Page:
Suicide awareness charity P.I.P.S have benefited to the amount of £3,350 from events in this years West Armagh Community Festival that concluded on Saturday with a fun day and sporting finals. There were all the usual attractions, bouncey castles, face painting music and dance. In addition there were numerous sporting events including football, camogie, tug-o-war as well as novelty challenges. The fun day was the culmination of a weeklong programme of events. A children's summer camp ran throughout the week catering for forty children aged from 7 - 11 year olds. Also throughout the week the evening saw ladies road bowls, pub quiz, under-14 Gaelic football and ladies Gaelic football and much more.  

Central to this year's festival was the 50th Anniversary of the Callan Street explosions that claimed the life of a five year old boy and injured over twenty more, mostly children. Over a twenty-four hour period from the 21st- 22nd of July 1967 there were two explosions in a disused railway tunnel. The death and injuries sparked a wave of protest at conditions in the area that had some of the worst housing conditions in the town.

To mark this anniversary the local residents group planned to erect a memorial on the spot of the explosions and to assist the festival committee devoted its sponsored 5km run and 2 km walk to raising funds for this. The run took place on Tuesday 8th and attracted several hundred runners and walkers. It became clear early on that the run/walk was attracting a considerable amount of attention and that the monies raised would surpass what was needed so it was decided to include   P.I.P.S  on the sponsor card. The organisers are pleased to announce that the total raised and presented to P.I.P.S is £3.350. They have thanked everyone who participated in the event form the runners to stewards and officials. 

The actual unveiling of the memorial took place the following night and was attended by a large number of residents. Following it there was an exhibition and talk in the consortiums hall at Sherry's Field Sports Complex. Local historian John Nixon delivered a talk on the subject to a packed hall. Some of the survivors of the explosions gave their accounts of the accident and the effect it had on their lives. There was a very moving moment when one of the contributors realised that the child a previous speaker had recalled helping was in actual fact, herself. For fifty years neither woman had realised the identity of the other, such was the confusion and the injuries sustained by some of the victims.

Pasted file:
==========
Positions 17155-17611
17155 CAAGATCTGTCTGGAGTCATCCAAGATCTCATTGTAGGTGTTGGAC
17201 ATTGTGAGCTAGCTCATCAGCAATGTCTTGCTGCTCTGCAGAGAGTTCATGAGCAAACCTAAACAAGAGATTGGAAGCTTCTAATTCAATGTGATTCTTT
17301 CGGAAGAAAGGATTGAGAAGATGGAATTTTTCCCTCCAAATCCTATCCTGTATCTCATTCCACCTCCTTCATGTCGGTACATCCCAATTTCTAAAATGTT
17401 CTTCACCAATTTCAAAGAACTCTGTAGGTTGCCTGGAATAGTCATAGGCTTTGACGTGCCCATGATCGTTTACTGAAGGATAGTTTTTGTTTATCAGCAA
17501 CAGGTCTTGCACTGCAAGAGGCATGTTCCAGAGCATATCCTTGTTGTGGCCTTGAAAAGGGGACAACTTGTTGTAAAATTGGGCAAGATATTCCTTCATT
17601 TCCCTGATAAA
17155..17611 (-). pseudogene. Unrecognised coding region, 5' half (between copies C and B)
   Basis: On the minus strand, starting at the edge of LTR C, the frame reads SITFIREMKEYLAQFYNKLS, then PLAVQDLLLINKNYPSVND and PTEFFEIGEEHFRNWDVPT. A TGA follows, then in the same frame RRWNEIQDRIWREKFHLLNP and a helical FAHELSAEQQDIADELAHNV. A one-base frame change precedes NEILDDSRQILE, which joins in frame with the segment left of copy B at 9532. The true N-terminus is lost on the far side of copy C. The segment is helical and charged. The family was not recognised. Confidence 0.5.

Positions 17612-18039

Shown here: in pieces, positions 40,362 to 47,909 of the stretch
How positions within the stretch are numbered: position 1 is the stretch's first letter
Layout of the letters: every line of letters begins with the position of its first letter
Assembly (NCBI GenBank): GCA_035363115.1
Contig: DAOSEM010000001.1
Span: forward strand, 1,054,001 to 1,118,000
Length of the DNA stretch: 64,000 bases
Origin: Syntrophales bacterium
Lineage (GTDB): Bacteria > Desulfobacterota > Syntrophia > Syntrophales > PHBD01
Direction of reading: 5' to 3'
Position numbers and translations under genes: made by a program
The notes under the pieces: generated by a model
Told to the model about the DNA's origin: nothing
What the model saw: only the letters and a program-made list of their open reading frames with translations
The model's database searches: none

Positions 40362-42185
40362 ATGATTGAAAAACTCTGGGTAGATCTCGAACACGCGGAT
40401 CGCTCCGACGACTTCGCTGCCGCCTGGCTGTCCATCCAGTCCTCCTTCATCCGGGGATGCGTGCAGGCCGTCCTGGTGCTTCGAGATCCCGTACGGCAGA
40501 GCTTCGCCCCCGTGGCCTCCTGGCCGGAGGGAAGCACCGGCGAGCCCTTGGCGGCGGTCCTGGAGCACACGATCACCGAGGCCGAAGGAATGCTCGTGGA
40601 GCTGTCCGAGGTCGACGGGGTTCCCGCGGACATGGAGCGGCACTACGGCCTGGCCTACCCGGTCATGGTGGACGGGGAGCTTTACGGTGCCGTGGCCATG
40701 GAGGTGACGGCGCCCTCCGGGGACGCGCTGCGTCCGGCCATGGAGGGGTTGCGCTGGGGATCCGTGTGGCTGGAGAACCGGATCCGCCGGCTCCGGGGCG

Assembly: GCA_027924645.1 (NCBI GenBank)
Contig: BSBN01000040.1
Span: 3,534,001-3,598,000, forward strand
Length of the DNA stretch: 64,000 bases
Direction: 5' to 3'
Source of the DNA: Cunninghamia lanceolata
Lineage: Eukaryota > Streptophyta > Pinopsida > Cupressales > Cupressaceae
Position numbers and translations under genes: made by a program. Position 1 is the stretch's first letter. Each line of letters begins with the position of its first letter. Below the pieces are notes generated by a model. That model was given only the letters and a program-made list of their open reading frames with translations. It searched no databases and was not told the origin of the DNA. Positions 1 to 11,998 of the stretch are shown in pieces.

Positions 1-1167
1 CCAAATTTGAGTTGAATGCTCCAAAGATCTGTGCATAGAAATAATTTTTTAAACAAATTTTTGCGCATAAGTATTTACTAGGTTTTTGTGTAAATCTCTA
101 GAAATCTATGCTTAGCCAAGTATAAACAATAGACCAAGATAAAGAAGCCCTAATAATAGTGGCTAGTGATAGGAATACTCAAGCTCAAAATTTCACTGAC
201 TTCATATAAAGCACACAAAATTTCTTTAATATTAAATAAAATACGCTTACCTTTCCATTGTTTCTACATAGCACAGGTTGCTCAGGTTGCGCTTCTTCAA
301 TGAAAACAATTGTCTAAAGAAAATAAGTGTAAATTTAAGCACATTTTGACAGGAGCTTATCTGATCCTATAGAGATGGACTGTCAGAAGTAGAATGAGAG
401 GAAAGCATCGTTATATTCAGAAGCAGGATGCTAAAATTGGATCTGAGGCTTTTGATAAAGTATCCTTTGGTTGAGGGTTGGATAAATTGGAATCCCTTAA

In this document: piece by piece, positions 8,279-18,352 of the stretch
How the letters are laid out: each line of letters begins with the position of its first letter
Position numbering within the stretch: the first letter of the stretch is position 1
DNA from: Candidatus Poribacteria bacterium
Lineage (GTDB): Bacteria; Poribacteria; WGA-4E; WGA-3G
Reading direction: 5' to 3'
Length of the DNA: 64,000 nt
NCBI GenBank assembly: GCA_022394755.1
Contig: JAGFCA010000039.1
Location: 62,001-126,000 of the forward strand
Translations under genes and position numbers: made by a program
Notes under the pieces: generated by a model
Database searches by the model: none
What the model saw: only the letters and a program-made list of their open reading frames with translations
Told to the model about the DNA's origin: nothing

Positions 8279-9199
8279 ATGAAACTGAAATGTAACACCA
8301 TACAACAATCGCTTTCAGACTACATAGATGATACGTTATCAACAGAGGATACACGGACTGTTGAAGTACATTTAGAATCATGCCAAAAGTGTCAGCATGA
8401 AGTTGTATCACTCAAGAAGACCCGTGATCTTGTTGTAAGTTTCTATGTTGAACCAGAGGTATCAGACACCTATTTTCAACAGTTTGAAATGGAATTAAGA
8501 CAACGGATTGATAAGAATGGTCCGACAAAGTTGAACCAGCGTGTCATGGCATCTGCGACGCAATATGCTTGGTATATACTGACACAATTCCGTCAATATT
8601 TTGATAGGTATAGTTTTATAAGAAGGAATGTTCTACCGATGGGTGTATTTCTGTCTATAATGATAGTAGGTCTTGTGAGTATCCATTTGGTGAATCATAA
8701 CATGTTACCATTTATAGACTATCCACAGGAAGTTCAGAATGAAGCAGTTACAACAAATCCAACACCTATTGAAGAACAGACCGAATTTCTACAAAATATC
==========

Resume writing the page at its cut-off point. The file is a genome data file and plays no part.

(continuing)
The festival organisers have described this year's festival as a great success. Paying particular attention to the many volunteers, Stephen Fields from the organising committee has thanked all involved. "While the festival is now a well established community event its success is solely dependant on the support of community and of the community volunteers who give freely of their time. This year those volunteers stepped up to the plate and the success of the festival is due to their efforts."

West Armagh Community Festival concludes with fun day

The audience at the Callan Street Gas Explosion's 50th anniversary event in the consortium's hall

The West Armagh Community Festival concluded on Saturday with a fun day and the finals of some of the sporting competitions that took place during the week. Many attended the last day and enjoyed football, poc/cic fada, bouncey castles, rodeo bull, gladiator ring and bungee run. There also musical entertainment provided by Crowbar Blues and the crowd was also entertained by Irish dancing and a belly dancer. It was quite a contrast in style but the crowd seemed to appreciate it.

The belly dancer at the festival fun day